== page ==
3.  Live a humble life.  As Rick Warren observes in The Purpose-Driven Life, “Humility is not thinking less of yourself, it’s thinking of yourself less.”

4.  Be held accountable for humility.  Ask trusted Christian friends to hold you accountable for a humble attitude.

5.  Remember that God saved you and has plans for you.  Everything that happens in our lives = an undeserved blessing of God’s grace.

First discover your purpose

“But if you are in a season of adversity right now, it is helpful to first discover your purpose and know why God has made you.  Without that foundational understanding, the adversity and suffering won’t be worth it.”- Os Hillman

“Nobody made a greater mistake than he who did nothing because he could only do a little.”- Edmund Burke, Speech on Mr. Fox’s East India Bill (December 1783)

Os Hillman begins Chapter 1 (“You Have A Joseph Calling On Your Life”) of The Joseph Calling: 6 Stages to Discover, Navigate, and Fulfill Your Purpose as he defines a Joseph calling.  Os cites J. Gunnar Olson:

“A Joseph calling is a marketplace call that a man or woman goes through in order to become a spiritual and physical provider to others.  You become known, just like Joseph became known, by the adversity you have gone through.”

Thus, wherever you are currently, press into Jesus with all your heart.  Spiritually speaking, Jesus will guide you to the next destination.  Even though you’ll most likely make some mistakes along the way, Mr. Hillman encourages you to remember that “your call is greater than the mistakes you have made.”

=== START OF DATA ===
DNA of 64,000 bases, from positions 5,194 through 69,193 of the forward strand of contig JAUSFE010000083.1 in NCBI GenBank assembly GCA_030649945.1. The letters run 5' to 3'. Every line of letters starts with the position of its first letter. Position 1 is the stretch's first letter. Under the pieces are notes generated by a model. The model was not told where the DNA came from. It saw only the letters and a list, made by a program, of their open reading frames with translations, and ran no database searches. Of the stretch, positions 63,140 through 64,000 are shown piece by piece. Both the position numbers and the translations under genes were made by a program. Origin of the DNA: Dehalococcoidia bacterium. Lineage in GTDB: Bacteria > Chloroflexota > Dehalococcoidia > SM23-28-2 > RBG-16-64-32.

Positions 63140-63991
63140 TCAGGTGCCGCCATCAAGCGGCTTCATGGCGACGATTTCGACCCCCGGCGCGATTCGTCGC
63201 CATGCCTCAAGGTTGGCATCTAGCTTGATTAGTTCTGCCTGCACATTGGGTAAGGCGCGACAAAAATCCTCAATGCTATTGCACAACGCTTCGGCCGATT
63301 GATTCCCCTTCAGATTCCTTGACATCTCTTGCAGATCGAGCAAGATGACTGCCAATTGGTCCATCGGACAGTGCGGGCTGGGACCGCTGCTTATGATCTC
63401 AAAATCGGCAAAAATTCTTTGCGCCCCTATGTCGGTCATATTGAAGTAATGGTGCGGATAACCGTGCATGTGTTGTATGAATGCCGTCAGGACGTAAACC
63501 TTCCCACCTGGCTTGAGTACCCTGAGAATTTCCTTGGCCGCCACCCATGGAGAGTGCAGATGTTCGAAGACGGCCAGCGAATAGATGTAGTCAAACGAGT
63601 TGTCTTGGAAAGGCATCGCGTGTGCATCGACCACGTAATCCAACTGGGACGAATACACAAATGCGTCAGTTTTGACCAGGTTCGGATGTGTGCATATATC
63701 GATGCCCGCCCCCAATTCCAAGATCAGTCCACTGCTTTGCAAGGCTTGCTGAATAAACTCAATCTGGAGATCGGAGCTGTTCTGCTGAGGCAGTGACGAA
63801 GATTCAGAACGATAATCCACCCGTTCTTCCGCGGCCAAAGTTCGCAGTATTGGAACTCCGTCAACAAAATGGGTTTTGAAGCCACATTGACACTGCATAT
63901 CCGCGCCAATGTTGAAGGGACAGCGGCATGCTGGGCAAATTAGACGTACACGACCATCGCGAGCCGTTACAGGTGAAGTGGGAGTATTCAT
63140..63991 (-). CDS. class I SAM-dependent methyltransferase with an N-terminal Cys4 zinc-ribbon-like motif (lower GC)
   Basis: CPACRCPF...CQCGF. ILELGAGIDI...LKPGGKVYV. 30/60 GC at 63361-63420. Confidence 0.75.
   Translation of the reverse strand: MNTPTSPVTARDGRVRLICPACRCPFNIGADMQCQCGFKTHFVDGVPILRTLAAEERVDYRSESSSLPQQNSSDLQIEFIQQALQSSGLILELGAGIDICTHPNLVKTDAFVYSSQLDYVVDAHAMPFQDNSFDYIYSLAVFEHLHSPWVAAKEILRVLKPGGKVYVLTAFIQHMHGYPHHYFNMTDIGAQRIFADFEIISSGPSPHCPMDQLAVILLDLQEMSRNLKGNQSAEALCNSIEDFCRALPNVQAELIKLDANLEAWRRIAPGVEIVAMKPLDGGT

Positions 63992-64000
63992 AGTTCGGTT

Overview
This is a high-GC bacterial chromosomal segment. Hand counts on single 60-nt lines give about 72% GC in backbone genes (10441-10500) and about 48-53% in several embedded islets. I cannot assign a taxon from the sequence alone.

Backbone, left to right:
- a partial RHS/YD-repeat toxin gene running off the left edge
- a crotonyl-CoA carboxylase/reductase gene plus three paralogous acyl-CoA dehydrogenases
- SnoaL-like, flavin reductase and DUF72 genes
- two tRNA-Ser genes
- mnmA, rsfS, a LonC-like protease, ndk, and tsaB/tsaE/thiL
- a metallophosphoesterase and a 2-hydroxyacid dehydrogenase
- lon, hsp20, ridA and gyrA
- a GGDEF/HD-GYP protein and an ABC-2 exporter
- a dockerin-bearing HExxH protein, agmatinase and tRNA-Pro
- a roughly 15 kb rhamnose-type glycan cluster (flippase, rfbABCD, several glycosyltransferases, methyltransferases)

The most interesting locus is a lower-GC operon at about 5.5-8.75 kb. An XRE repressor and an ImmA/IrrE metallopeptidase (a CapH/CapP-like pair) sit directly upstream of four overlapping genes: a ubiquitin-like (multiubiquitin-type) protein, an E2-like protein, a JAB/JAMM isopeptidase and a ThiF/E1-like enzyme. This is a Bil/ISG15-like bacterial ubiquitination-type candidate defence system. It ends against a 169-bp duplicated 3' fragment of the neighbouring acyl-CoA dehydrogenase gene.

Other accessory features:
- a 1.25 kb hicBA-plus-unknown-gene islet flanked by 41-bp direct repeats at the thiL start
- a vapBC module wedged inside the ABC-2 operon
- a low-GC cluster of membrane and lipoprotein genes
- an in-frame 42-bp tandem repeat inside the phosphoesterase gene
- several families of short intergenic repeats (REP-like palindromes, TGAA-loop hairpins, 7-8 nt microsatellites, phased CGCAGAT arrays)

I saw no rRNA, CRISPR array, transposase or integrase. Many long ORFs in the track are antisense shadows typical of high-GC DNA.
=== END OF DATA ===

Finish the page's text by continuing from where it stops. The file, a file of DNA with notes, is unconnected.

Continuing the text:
In conclusion, Os provides a brief description of the six stages of the Joseph calling;

  1. The recruitment stage – usually precipitated through a crisis
  2. The character development stage – God heals and corrects specific character issues
  3. The isolation stage – integrating faith into your daily life; God turns your mess into messages, you into a messenger
  4. The cross – betrayals often occur during this stage; here you learn the lesson of forgiveness
  5. The problem-solving stage – working with others to help them navigate their own adversity
  6. The networking stage – forming key leadership relationships

Today’s question: To help discover your purpose, where do you place yourself in the six stages of the Joseph calling?  Please share.

Tomorrow’s blog: “The two most important days”

Reconcile adversity and crisis with destiny and purpose